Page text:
We come like salt

BC Pires
BC Pires


MY FAVOURITE musician of all time remains Jimi Hendrix, who exploded the electric guitar and my teenage consciousness without drugs of any kind (at least for me). My favourite musician in my teenage years was Alice Cooper, who backed up his shock-rock Marilyn Manson-before-Marilyn Manson persona with excellent lyrics and some good – sometimes some great – rock music.

Turns out they both had Trinidad connections.

Jimi Hendrix’s best friend in Greenwich Village might have been Mike Quashie, the Limbo King from Trinidad, whose Brooklyn apartment was known as “Jimi’s Hideaway.” Jimi took the Shango headtie that defined his look from Quashie. (The “headtie” definition in the Shorter Oxford Dictionary begins, “noun, West Indian.”)

Alice Cooper, in an interview I saw somewhere (my memory gives me the documentary Super Dooper Alice Cooper, but I might have to give it back), tells of living in a Los Angeles apartment above a Trinidadian panman, whom the band asked to play on a song.

Think, too, about the most recognisable movie signature music in history (at least since the death of most of the generation that watched The Good, the Bad and the Ugly on the big screen). In 1961, the English composer Monty Norman devised, for sitar, a musical lick intended for a musical stage adaption of VS Naipaul’s then bestselling novel, A House for Mr Biswas. The musical never got off the ground but the next year, Norman wrote the soundtrack for Dr No, the first James Bond spy thriller: that magical “ding-da-ling-ling-ding-dinga-dinga-ding-da-ling-ding” theme, then, was meant for Mr Biswas!

Moving to the left, as it were, consider the man generally credited with inventing the modern sin of the child soldier in Africa. Liberia’s Charles Taylor’s personal bodyguard, the Small Boys Unit, comprised eight-, nine-, ten- and 11-year-olds, all of whom had killed more men than they had years on the planet. Taylor warped them this way because they were the only ones he could trust; any male older than “teenager” in Liberia might have murdered him if they got close enough.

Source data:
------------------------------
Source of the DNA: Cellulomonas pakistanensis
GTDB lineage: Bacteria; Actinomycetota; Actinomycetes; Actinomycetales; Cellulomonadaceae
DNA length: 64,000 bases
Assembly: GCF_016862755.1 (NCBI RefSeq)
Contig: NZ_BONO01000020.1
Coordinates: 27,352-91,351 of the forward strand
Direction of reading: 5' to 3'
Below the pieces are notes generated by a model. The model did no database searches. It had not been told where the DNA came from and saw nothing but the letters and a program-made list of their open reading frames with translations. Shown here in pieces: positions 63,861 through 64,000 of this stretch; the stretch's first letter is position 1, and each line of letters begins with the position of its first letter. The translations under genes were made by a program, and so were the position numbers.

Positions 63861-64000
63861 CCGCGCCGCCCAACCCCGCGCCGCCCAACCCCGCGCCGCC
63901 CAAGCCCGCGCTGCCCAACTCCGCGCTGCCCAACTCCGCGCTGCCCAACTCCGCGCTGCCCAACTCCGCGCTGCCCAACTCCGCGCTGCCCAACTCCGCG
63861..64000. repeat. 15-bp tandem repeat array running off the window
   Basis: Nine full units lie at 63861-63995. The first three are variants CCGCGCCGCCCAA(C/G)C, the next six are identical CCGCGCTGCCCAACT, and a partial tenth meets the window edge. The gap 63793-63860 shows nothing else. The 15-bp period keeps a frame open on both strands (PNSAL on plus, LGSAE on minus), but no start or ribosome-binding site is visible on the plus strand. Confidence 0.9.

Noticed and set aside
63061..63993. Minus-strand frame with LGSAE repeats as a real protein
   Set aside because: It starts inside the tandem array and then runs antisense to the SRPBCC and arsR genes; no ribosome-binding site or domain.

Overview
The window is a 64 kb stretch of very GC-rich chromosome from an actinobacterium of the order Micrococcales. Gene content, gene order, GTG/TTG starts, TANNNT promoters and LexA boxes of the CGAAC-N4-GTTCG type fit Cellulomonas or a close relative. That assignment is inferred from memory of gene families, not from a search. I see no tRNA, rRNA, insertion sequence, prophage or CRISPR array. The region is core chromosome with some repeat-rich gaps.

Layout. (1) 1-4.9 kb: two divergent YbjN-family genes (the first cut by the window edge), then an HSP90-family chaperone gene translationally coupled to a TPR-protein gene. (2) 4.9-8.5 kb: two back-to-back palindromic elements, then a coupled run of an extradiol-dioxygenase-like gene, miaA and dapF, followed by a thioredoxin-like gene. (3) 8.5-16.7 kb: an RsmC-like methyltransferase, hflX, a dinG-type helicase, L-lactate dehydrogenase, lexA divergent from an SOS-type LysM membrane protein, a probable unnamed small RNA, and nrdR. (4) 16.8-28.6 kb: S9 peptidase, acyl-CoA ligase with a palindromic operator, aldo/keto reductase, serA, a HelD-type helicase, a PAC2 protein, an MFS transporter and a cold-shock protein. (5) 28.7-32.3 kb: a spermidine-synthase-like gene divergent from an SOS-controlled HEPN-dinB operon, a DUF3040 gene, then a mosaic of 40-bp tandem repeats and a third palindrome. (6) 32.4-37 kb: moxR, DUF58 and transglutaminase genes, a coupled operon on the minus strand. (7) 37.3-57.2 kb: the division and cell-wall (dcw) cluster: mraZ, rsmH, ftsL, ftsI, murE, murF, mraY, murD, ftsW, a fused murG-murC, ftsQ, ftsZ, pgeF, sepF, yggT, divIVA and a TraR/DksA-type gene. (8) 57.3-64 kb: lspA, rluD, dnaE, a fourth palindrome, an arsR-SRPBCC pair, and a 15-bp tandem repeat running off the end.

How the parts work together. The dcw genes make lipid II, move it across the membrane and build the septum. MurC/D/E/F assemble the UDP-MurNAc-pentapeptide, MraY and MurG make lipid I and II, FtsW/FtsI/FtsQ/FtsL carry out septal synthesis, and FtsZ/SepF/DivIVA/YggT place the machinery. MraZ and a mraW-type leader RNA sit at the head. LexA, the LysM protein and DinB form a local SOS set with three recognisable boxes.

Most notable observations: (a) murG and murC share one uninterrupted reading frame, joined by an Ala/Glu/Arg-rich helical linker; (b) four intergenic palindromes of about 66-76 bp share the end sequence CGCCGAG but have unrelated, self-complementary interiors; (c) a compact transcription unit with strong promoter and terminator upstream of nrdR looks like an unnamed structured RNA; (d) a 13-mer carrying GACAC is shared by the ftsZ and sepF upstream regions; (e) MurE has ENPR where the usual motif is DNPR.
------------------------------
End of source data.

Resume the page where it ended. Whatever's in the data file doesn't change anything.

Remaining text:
Charles Taylor had a small boy of his own, a son in Boston, USA. Charles Taylor Junior’s mother was from a family that emigrated from Trinidad (Charles Taylor Sr may also have been of Trini descent). Charles Taylor Jr went into the family business with his dad and, after the Liberian Civil War, to escape prosecution for war crimes, Junior moved to…wait for it...Trinidad. (He’s now in a US prison.)

Truly, Trinis come like salt: we in everything!

And the national aspiration is to shake the world on its axis, not in the minor (and, to me, irritating) way that the insipid modern version of Carnival might already have done.

Think, now, of the Mighty Sparrow’s magnificent 1981 song Steel Beam (We Like It So), composed as an appeal to the people Sparrow saw as imbecilic enough to vote for the People’s National Movement, and not the Organisation for National Reconstruction (whose party symbol was a steel beam).

“All I asking is that you pay close attention to/Problems we all face from dawn to dawn/You’re intelligent I think and should face issues/But/Behaving like a moron/Cussing me for where I born/ Agriculture is in a state/Planning is inadequate/...Public transportation is an abomination/...Hospital ent have no linen/Is brown paper they using/...The northern and southern idol/The two kingpins of bobol,” sang Sparrow, “We know!” shrieked his chorus back at him, “We like it so!”

This week, contemplating, as they crash and burn (hopefully), the two most stupid, pointless, destructive, divisive phenomena of my life – Donald Trump in the White House and Brexit – I made another Trini connection; and wondered whether we may already have swung the world around to our approach.

Give me a single advantage, I say to the Brexit brainless, of chucking yourself out of the biggest single market in the world.

Tell me, I say to the Trump twits, how a man with five children by three different women could represent traditional Christian values?

Explain, I say to both camps, how the most privileged, immature, selfish, elitist man in the country can be the champion of the downtrodden?

We know, they shriek, neck muscles bulging with rage, we like it so!

We come like salt, in truth.

But we rub it in our own wounds.

BC Pires is the Liming King


"We come like salt"

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